"We need to create more airspace, be that by less separation, more resources or more staffing," Grant said. "This is a very similar situation to the shortage of pilots that we see around the world. There is a shortage of air traffic controllers, as well."

But the Continent also suffers from fragmentation. Despite the air traffic management coordination that is facilitated by Eurocontrol, Europe is still far short of reaching the EU's stated goal of having a single European sky. Instead, aircraft flying above the Continent get passed among air traffic control entities as they move into various countries' airspace.

Even though airlines file flight plans with the different countries they will fly over, that fragmentation adds organizational complexity, which leads to less efficiently managed skies. 

Grant and analyst John Strickland, director of London-based JLS Consulting, both said France has the most crowded skies in Europe. Germany, too, has especially heavy air traffic, Grant said. 

But crowded skies over France, for example, don't just impact flyers going to or from a French destination. Instead, Strickland said, congested French airspace impacts all sorts of flights transiting from Southern European locales such as Portugal, Spain and Italy to northern locations such as the Netherlands, Germany and Scandinavian countries.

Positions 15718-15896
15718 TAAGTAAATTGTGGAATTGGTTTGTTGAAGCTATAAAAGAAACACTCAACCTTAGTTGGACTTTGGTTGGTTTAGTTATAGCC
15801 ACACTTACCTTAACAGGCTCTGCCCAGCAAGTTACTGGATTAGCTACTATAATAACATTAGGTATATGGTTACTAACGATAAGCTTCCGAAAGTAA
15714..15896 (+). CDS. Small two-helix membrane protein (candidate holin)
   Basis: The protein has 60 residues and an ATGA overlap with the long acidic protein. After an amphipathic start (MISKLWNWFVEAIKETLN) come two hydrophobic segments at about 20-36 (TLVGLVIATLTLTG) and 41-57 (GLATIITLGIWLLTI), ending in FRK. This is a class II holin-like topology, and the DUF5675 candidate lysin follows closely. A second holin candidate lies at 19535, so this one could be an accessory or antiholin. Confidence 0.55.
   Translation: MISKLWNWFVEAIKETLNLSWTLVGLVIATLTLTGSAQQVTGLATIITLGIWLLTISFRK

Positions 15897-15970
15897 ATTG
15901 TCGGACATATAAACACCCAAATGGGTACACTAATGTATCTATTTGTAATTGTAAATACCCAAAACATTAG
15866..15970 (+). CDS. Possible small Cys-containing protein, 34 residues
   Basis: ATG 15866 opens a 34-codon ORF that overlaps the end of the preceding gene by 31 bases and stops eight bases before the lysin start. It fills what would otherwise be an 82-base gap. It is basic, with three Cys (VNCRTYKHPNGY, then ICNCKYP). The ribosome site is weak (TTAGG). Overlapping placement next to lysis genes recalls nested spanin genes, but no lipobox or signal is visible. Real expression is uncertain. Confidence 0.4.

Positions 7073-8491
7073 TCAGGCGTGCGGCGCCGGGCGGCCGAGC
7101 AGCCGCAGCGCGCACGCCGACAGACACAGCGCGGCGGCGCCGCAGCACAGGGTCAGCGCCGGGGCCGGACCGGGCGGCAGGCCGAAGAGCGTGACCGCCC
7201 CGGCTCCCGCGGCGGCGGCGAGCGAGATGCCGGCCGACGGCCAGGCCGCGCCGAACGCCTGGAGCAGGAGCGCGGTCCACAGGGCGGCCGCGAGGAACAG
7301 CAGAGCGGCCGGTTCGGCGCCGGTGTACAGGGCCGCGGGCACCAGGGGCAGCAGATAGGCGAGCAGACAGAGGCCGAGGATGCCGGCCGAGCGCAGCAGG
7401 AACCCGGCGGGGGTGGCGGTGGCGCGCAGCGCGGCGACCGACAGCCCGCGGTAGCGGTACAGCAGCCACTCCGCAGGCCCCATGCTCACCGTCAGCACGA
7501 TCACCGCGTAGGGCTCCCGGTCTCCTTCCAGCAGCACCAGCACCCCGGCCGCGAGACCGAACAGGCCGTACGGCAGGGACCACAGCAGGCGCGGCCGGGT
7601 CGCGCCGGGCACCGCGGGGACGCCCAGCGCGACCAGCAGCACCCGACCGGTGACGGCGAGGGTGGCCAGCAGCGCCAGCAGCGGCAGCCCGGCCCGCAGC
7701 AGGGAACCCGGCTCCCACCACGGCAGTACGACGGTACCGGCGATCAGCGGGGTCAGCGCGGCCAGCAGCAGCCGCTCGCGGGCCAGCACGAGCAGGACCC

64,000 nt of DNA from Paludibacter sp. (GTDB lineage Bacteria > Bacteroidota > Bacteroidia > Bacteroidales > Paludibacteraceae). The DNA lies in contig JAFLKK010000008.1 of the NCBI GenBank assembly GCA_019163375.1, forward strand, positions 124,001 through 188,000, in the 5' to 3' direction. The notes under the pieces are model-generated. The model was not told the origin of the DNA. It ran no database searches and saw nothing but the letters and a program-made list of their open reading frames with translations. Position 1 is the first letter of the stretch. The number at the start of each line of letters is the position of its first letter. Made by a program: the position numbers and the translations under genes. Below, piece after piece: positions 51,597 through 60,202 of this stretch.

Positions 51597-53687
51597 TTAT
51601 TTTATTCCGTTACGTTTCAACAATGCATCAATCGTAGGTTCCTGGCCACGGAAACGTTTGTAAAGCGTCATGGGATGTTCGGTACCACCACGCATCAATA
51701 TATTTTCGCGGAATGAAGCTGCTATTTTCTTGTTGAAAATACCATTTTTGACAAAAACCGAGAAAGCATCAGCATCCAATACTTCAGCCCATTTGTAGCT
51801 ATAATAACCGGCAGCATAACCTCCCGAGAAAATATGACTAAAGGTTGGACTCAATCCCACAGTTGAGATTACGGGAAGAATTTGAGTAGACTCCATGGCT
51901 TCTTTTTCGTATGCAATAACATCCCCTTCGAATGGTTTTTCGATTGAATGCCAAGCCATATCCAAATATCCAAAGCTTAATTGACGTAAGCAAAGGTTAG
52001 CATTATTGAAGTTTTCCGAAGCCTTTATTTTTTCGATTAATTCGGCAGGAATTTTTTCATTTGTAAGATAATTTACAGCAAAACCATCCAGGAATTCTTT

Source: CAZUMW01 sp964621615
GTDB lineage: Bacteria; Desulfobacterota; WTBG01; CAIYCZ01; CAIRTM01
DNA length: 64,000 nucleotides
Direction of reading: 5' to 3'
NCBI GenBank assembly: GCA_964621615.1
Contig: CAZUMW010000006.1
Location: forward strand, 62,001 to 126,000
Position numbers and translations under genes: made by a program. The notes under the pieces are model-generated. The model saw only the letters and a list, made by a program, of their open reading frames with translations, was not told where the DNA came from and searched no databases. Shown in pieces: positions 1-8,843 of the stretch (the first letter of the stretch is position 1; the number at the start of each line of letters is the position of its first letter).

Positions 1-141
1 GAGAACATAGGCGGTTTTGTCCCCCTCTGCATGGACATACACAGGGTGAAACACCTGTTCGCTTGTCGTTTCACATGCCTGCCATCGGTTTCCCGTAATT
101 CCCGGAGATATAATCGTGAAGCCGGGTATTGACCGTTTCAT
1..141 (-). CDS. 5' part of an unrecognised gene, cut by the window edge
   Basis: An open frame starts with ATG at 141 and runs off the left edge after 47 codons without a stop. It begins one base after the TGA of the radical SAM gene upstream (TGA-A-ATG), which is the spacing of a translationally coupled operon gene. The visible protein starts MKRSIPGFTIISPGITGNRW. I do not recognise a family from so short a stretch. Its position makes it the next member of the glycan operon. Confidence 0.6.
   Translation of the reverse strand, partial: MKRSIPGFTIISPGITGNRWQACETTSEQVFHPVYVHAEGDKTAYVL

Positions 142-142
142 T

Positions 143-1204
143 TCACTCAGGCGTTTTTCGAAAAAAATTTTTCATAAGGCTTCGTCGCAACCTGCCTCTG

Grant said that TAP Air Portugal's need to fly over France and Germany to reach much of its Northern European network is one reason why the carrier had especially low on-time records last year. TAP recorded an on-time rate of less than 50% in June and July last year, and its figure was barely above 50% in August and September, according to OAG data. A year earlier, TAP's on-time performance, while still low, was at least seven percentage points higher in each of those months and was nearly 24 percentage points higher in June. 

But similar patterns prevail for even the most reliable European carriers. Finnair, for example, saw its on-time performance dip from 86.8% in May of last year to below 80% in June and July before climbing over 80% again in August and September. In each of those months, the carrier was late more frequently than it had been in 2017.